Sunday, December 5, 2010

A New Female Pharaoh for Ancient Egypt

Cleopatra VII was the only female pharaoh of the Ptolemaic dynasty, but due to recent analysis of the royal crown, Queen Arsinoe II held that distinction 200 years earlier.
Born in 316 B.C. to Ptolemy I, friend of Alexander the Great, Arsinoe married her half brother Ptolemy Keraunos, after the death of her first husband, Lysimachus of Thrace. That marriage quickly ended after he killed two out of their three children in a power struggle, she returned to Egypt and married her full brother Ptolemy II. They became co rulers of the empire.
Anthropologists play close attention to her crown for crowns often served as an indicator for their role in society. Arsinoe’s crown reflected she was a high priestess, co-ruler, and religious significance as the goddess Thea Philadelphus. Most importantly, it showed she ruled as an equal and co- ruler to her brother. When Arsinoe died in 270 B.C. at 45, she became the first Ptolemaic Queen to receive her own cult and was worshipped for years.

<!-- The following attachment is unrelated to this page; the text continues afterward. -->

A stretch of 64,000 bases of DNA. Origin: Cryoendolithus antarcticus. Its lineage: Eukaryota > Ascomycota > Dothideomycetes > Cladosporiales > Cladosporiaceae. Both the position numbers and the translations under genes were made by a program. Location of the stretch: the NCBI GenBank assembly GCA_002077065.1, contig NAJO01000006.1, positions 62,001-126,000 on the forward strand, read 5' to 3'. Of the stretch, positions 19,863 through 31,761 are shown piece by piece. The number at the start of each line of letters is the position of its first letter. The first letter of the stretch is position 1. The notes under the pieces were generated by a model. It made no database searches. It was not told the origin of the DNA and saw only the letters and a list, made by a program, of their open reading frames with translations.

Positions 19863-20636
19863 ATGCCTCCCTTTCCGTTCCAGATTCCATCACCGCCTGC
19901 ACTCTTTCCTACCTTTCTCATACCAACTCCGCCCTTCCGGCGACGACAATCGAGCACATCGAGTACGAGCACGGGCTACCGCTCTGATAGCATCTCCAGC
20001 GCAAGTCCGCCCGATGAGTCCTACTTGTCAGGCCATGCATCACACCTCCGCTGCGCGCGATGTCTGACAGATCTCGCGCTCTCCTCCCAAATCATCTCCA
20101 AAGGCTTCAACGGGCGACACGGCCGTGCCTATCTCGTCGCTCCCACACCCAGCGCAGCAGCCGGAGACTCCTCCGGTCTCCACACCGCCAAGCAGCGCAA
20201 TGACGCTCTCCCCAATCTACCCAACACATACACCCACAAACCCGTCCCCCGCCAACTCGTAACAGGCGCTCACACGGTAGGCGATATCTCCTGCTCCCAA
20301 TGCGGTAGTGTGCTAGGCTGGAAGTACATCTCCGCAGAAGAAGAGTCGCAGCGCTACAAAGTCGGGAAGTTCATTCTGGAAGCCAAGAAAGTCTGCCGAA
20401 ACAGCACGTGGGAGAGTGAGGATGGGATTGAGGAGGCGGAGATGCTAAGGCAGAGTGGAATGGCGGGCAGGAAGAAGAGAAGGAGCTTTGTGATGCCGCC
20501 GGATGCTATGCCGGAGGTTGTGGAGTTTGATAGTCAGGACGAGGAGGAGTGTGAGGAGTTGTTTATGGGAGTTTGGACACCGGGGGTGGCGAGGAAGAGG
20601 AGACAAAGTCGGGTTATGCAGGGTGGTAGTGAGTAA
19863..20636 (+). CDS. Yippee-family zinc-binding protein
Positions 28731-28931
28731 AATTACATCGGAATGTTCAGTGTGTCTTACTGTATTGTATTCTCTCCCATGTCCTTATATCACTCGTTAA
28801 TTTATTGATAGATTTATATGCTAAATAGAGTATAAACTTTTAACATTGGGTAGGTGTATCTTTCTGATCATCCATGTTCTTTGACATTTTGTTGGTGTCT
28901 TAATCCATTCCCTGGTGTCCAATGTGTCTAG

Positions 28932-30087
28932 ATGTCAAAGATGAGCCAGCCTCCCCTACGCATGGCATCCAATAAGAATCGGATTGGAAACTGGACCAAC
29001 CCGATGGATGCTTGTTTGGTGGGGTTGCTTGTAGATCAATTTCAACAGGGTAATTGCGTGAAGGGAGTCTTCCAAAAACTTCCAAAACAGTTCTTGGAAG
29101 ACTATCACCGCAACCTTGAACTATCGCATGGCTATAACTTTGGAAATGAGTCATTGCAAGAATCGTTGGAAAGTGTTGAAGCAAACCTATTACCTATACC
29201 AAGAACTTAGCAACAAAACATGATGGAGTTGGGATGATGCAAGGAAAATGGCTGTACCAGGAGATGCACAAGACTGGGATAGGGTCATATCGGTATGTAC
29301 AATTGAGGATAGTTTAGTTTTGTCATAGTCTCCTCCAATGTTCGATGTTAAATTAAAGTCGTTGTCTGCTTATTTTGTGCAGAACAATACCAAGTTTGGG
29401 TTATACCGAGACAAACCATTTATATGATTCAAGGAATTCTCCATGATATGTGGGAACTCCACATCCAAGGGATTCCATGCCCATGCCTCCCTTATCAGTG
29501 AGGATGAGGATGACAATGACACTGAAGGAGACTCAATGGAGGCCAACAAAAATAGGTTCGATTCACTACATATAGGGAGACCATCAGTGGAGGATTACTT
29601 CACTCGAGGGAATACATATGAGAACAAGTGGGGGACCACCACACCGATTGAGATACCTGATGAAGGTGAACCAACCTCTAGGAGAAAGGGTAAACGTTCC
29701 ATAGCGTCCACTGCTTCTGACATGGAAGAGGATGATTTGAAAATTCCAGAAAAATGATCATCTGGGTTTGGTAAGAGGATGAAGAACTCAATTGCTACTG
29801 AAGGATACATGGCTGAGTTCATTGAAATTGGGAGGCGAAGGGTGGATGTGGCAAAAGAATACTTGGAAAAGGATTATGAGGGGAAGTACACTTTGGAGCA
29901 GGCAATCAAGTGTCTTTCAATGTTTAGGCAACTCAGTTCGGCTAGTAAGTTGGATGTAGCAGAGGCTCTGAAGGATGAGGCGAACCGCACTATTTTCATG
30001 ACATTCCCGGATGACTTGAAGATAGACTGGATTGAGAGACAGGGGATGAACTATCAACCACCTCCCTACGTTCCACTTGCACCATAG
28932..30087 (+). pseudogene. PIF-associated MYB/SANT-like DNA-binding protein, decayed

Shannon R. Period 8


Max Harris said...

I wonder how historians could have overlooked such a significant period. It is sad to see that regardless of one's accomplishments, they may die unacknowledeged.
Max H. P7

George said...

I find it amazing that even in this patriarchal society, a woman managed to make a name for herself. Even going as far as to start an entire cult! Good job.
George B., Period 8